Independent evaluation of Seed and Nutritional Technology Development

Seed and Nutritional Technology Development (SNTD) was a 7-year PGP programme between the Ministry for Primary Industries (MPI), Grasslanz Technology, and PGG Wrightson Seeds. The programme developed new options for forage crops that can boost productivity and animal health and finished in January 2020. Read about the results of an independent evaluation of the programme.

Background to the SNTD programme

A growing number of farmers are stocking modern, high-performing breeds of livestock. These often have higher nutritional demands, so there’s a need for better forage crops. The choice of crop can also reduce environmental impacts.

SNTD aimed to increase farm productivity and profitability by:

  • improving pasture (including improving drought resistance)
  • reducing the impact of pests and diseases
  • reventing animal health disorders
  • reducing greenhouse gas emissions.

Evaluation of the SNTD programme

As part of its monitoring process for PGP programmes, MPI commissioned an independent evaluation. This looked at:

  • outcomes and benefits
  • programme execution
  • lessons learnt.

What the evaluation found

  • Investment in SNTD was worthwhile for everyone involved.
  • The products that the programme commercialised have allowed farmers to increase productivity.
  • The economic benefits from SNTD are expected to be between $75 and $135 million. Productivity gains (on-farm benefits) are expected to be between $66 and $125 million. This equates to a 13:1 return on MPI’s investment.
  • The programme increased scientific capability and developed new processes. These will allow Grasslanz Technology and PGG Wrightson Seeds to continue to innovate.
  • The programme has successfully delivered 2 brassica forages:
    • Pallaton raphanobrassica is drought tolerant and can increase productivity.
    • Firefly Cleancrop Kale is herbicide resistant so can grow on land being treated for weeds and invasive brassicas.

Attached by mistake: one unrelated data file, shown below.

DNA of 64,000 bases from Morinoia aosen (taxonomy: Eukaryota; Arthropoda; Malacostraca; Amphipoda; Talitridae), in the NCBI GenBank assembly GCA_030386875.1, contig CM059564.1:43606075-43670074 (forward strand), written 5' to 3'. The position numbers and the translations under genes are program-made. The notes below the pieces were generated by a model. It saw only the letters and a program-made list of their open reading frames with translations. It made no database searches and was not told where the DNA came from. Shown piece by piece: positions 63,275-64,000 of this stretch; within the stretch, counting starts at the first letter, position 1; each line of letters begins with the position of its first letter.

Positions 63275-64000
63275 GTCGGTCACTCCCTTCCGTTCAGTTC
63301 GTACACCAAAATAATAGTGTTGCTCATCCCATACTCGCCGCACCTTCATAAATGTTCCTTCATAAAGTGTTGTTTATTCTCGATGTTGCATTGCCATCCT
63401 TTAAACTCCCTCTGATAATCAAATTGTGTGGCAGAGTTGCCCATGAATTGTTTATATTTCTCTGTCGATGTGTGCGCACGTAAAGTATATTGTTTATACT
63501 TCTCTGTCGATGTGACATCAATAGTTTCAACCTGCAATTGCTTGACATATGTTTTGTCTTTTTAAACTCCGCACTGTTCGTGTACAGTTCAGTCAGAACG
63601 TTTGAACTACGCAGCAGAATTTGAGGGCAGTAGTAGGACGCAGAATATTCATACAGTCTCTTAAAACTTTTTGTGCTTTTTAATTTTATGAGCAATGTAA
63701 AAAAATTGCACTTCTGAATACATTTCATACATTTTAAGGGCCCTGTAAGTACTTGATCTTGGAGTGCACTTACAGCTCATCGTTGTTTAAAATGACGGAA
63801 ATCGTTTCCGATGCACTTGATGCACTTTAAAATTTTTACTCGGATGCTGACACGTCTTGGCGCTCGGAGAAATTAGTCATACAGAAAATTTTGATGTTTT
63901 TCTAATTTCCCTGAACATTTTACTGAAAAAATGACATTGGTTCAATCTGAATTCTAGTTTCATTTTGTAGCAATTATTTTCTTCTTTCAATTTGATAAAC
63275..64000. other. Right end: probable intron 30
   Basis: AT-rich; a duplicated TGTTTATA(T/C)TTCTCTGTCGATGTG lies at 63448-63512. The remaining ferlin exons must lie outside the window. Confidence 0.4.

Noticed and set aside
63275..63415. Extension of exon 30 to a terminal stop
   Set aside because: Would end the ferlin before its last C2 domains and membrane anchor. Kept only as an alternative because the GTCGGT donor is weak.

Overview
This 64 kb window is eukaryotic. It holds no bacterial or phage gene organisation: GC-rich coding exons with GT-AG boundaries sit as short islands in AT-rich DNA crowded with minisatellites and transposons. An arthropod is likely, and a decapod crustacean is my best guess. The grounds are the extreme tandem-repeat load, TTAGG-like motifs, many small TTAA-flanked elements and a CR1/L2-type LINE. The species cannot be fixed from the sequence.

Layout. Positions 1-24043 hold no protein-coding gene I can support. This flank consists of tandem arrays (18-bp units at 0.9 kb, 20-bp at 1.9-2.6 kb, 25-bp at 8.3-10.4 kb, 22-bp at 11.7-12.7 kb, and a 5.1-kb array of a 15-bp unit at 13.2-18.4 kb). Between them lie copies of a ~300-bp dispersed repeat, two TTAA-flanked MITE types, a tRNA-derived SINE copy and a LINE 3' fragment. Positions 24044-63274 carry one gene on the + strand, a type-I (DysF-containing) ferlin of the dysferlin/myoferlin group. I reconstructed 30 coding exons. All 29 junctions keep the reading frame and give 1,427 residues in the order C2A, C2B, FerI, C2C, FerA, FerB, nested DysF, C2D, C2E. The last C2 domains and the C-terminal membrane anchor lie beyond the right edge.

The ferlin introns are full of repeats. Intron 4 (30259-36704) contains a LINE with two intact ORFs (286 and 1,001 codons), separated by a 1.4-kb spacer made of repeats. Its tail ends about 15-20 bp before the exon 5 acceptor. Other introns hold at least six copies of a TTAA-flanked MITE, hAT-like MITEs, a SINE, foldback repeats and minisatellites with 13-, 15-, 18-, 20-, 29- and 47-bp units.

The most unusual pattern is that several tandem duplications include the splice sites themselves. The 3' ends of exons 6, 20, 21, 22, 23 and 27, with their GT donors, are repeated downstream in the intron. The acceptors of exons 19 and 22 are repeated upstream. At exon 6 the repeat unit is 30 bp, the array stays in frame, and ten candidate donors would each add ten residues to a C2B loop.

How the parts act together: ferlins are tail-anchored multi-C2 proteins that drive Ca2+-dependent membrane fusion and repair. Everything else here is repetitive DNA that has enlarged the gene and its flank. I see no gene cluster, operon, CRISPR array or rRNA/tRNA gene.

PGG Wrightson Seeds, the broader seed industry, and New Zealand farmers are already benefiting from these products.

  • More products are being developed. These should deliver improved productivity, animal welfare, and environmental benefits.
  • A ryegrass fungus has been found that could increase animal productivity. It has broad insect resistance and doesn’t have an impact on animal welfare.
  • Another fungus reduces facial eczema spores. This could be used to treat facial eczema around the world.
  • Hi-CT white clover could reduce bloat, improve animal productivity, and reduce greenhouse gas emissions.
  • Cleancrop raphanobrassica could help control weeds and increase crop yields.

SNTD recommendations

  • An outcome logic model, economic model, and indicators of success should be included when a programme is being established.
  • Programmes should get independent advice to identify weaknesses, and fix these. This can be done when a programme is being established or when it’s underway.
  • Discussions about intellectual property and commercialisation should be documented. This will make sure the partners all understand the situation when they are discussing future investments.
  • An economic analysis is needed to clarify the benefits, costs, and risks of genetically modified forages.
  • Commercial partners should examine the remaining costs, risks, and economic potential of the Hi-CT white clover project.

The programme partners and MPI are considering and incorporating relevant recommendations.

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